"I believe that traditional narratives are best told by those to whom they belong, whether directed as indigenous or non-indigenous audiences..." (Bradford, 2011).
Connect with Self:
Without reader response and true application to the personal life of the reader, reading looses it's individualized unique connection with students. It is important for students to not only read about Latino culture, but to relate traditions, themes, and characters to their own culture and environment.
Several great ideas for doing this include:
- Creating a presentation about traditions or foods around the world. After reading "Too Many Tamales," students could look at the Christmas traditions had by this family and respond with similarities and differences in their own cultures.
- Have students bring in something that represents their own personal culture and relate it to the book that they are reading. One of the activities that the text explains is the "journey box." The idea of having students explore and share culture. Padlet, Google collaborative presentations, and another collaborative websites make creating a class mural of cultures a possibility. As an example, teachers could read "Diego Rivera His World and Ours" and have students complete a short visual of their culture first. Then students would add to the page until a wonderful collection of cultures comes together on one page. With the technology aspect of this project, we could then share our page with other classes around the district, nation, or even the globe to get feedback and learn from one another.
- Word Clouds and link to vocabulary and language. Another great visual is highlighting key words on language, culture, and characters, and creating class word clouds to truly grasp important details. www.taxgedo.com is a great website for this activity for all ages. Here is a picture of a word cloud created in Kindergarten:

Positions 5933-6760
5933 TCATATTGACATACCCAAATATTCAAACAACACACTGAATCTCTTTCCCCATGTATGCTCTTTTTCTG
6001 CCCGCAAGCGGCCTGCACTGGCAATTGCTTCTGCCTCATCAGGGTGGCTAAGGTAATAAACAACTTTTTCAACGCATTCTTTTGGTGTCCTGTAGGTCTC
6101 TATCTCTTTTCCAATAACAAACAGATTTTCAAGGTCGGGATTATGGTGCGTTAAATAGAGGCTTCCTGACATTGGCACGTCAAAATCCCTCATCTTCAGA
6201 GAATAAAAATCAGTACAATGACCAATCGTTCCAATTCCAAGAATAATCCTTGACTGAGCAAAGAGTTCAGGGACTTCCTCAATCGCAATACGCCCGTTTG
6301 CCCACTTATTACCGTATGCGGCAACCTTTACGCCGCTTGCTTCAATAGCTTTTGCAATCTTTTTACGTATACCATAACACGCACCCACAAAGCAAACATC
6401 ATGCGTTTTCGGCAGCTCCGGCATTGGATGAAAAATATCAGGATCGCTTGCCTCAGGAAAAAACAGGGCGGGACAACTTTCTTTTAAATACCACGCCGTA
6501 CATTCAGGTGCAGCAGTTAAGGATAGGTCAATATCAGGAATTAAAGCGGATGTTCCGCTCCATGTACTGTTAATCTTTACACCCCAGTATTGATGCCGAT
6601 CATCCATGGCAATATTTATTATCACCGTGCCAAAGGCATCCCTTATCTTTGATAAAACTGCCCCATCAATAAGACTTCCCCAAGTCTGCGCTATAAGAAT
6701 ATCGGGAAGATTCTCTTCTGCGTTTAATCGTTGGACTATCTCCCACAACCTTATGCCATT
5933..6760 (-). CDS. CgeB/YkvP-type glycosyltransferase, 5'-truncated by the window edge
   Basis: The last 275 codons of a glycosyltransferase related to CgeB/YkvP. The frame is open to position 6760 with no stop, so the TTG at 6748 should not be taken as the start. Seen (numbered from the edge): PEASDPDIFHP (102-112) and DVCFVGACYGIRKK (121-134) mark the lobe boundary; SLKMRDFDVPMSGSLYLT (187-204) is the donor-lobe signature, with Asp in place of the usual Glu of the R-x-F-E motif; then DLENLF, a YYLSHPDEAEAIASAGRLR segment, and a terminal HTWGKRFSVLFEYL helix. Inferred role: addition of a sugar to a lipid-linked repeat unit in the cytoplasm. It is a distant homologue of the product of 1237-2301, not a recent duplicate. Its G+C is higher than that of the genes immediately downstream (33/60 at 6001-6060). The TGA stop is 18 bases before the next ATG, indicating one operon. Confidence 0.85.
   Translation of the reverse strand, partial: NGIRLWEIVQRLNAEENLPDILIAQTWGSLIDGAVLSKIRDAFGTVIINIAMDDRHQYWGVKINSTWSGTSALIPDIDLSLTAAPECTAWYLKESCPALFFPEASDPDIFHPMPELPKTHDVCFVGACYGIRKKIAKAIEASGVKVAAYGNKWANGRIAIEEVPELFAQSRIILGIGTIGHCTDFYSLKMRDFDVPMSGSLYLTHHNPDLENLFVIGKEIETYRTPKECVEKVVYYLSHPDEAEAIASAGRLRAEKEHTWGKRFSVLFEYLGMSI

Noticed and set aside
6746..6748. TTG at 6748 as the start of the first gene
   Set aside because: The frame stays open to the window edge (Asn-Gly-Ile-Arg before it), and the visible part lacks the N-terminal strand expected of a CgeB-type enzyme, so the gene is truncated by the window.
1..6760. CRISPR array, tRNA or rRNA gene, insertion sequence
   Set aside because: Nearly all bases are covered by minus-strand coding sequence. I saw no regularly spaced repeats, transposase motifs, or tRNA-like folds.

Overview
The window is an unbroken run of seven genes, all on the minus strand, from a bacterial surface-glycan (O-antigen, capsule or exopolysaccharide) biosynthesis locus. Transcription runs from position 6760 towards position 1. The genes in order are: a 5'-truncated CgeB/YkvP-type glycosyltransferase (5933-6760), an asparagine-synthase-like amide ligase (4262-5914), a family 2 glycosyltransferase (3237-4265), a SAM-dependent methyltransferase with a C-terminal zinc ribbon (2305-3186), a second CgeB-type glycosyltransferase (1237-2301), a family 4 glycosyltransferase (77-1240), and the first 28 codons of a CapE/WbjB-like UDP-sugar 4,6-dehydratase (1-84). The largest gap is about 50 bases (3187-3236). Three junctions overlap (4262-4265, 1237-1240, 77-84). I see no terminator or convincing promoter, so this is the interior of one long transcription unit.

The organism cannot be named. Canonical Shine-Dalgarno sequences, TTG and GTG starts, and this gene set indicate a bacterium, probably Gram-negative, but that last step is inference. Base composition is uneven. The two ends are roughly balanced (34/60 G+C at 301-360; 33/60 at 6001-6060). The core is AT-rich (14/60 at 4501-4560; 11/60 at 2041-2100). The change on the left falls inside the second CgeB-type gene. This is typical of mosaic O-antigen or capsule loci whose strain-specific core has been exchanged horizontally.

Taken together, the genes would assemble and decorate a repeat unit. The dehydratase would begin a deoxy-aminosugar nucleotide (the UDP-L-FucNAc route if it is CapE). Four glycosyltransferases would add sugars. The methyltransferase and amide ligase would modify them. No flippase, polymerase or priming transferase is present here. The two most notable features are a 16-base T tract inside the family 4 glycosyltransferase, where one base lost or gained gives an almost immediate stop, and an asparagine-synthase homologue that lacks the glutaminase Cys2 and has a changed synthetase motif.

Picture Top Right: "Personal Image" Professional Engineer Speaking to a Second Grade Class.
Below are several recommended books, along with Pura Belpre award winners.
Picture Below: "Personal Image" Word Clouds Created by Kindergarten Students.
Video Below: Tutorial made by Brittany Horn Explaining How to Set up Skype in Your Classroom.
Tonatiuh, D. (2011). Diego Rivera: his world and ours. New York: Abrams Books for Young Readers.
Soto, G. (1993). Too many tamales. New York: Putnam.
Mora, P., & López, R. (2007). Yum! mmmm! qué rico!: Americas' sproutings. New York: Lee & Low Books Inc..
Instructional Ideas Grades 6-12
Latino literature is vital for secondary for many reasons, but some of the main ones being that it encompasses themes rebellion vs. consent, identity, and seems to capture the interest of many young male readers. Gary Soto truly writes for all audiences as he weaves adventure and sports into many of his novels, several examples include "Taking Sides" and "Baseball in April."
According to "Teaching Latina/o Childen's Literature in Multicultural Context," "Franquiz planned activities that presented her students with opportunities to exhibit consciousness of their growing identity" (Franquiz, 2011). The rich implementation of these books will not stop after reading, but will come in connection, reflection, and communication with others.
Several ways to encourage personal reflection and authentic communication include:
- Book Clubs. It is vital that students reflection on their own and share with others who may or may not come from backgrounds similar to theirs. On a study of adults reading "Before We Were Free," Franquiz recollects, "the more linguistically and culturally diverse the small groups in the classroom were, the deeper they delved into critical reading of the text and negotiation of meanings and identities...The historical fiction novel, afforded teachers with many opportunities to learn about themselves, about others, and about their own students" (Franquiz, 2011). There is a richness in learning from differences that can start at a very young age.
- Pairing unit with books that students choose according to interest and reading level. This site: http://www.lexile.com/fab/ is a great resource for helping students find books that are relevant and appropriate for their purpose.
- Exploring other cultures and relating them to their own. www.padlet.com, www.emaze.com, and other collaborative programs and websites allow for students to research and share visual, audio, and appealing works with others as a way of revealing their identification with literature and the world around them.
Picture Top Right: "Personal Image" Padlet presentation on culture in a Spanish class
Below are several recommended books along with Pura Belpre Winners.
Plan of Action
- What was your favorite book read this year and why?
- What was one book that you read about another culture?
- What did you learn about other cultures around the world?
- How did technology help you while discussing and sharing your thoughts on books?
This data will be shared with department heads and will provide us with relevant feedback from a range of grades and campuses that will play into the next year's curriculum writing session.